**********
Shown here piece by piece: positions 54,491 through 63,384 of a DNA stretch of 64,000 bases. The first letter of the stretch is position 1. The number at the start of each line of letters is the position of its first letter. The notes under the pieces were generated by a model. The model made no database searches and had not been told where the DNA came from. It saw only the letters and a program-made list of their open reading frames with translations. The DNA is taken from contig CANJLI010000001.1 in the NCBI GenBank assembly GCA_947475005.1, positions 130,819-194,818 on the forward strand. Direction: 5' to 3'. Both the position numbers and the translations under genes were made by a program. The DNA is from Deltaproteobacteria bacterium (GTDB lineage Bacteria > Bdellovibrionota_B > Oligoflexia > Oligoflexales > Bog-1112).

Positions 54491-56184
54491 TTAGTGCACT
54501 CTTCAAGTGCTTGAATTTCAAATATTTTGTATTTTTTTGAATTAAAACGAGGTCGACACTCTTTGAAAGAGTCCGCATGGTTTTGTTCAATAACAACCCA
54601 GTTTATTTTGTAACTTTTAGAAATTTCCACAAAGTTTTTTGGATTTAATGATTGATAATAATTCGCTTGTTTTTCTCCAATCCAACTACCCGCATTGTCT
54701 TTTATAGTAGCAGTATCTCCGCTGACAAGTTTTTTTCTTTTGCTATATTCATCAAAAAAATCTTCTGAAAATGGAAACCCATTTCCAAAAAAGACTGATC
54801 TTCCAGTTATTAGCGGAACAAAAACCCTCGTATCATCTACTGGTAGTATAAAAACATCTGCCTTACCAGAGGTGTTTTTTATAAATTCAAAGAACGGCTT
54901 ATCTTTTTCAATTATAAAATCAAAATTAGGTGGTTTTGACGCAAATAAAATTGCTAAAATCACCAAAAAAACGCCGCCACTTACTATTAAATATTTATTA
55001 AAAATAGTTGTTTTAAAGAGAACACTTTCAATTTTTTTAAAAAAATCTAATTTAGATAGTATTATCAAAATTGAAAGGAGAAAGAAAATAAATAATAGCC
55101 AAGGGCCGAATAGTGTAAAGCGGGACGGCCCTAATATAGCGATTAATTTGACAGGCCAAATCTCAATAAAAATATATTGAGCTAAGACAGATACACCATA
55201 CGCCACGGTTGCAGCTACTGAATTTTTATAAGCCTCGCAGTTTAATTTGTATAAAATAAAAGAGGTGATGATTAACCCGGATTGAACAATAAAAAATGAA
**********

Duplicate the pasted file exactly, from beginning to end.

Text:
Shown here piece by piece: positions 54,491 through 63,384 of a DNA stretch of 64,000 bases. The first letter of the stretch is position 1. The number at the start of each line of letters is the position of its first letter. The notes under the pieces were generated by a model. The model made no database searches and had not been told where the DNA came from. It saw only the letters and a program-made list of their open reading frames with translations. The DNA is taken from contig CANJLI010000001.1 in the NCBI GenBank assembly GCA_947475005.1, positions 130,819-194,818 on the forward strand. Direction: 5' to 3'. Both the position numbers and the translations under genes were made by a program. The DNA is from Deltaproteobacteria bacterium (GTDB lineage Bacteria > Bdellovibrionota_B > Oligoflexia > Oligoflexales > Bog-1112).

Positions 54491-56184
54491 TTAGTGCACT
54501 CTTCAAGTGCTTGAATTTCAAATATTTTGTATTTTTTTGAATTAAAACGAGGTCGACACTCTTTGAAAGAGTCCGCATGGTTTTGTTCAATAACAACCCA
54601 GTTTATTTTGTAACTTTTAGAAATTTCCACAAAGTTTTTTGGATTTAATGATTGATAATAATTCGCTTGTTTTTCTCCAATCCAACTACCCGCATTGTCT
54701 TTTATAGTAGCAGTATCTCCGCTGACAAGTTTTTTTCTTTTGCTATATTCATCAAAAAAATCTTCTGAAAATGGAAACCCATTTCCAAAAAAGACTGATC
54801 TTCCAGTTATTAGCGGAACAAAAACCCTCGTATCATCTACTGGTAGTATAAAAACATCTGCCTTACCAGAGGTGTTTTTTATAAATTCAAAGAACGGCTT
54901 ATCTTTTTCAATTATAAAATCAAAATTAGGTGGTTTTGACGCAAATAAAATTGCTAAAATCACCAAAAAAACGCCGCCACTTACTATTAAATATTTATTA
55001 AAAATAGTTGTTTTAAAGAGAACACTTTCAATTTTTTTAAAAAAATCTAATTTAGATAGTATTATCAAAATTGAAAGGAGAAAGAAAATAAATAATAGCC
55101 AAGGGCCGAATAGTGTAAAGCGGGACGGCCCTAATATAGCGATTAATTTGACAGGCCAAATCTCAATAAAAATATATTGAGCTAAGACAGATACACCATA
55201 CGCCACGGTTGCAGCTACTGAATTTTTATAAGCCTCGCAGTTTAATTTGTATAAAATAAAAGAGGTGATGATTAACCCGGATTGAACAATAAAAAATGAA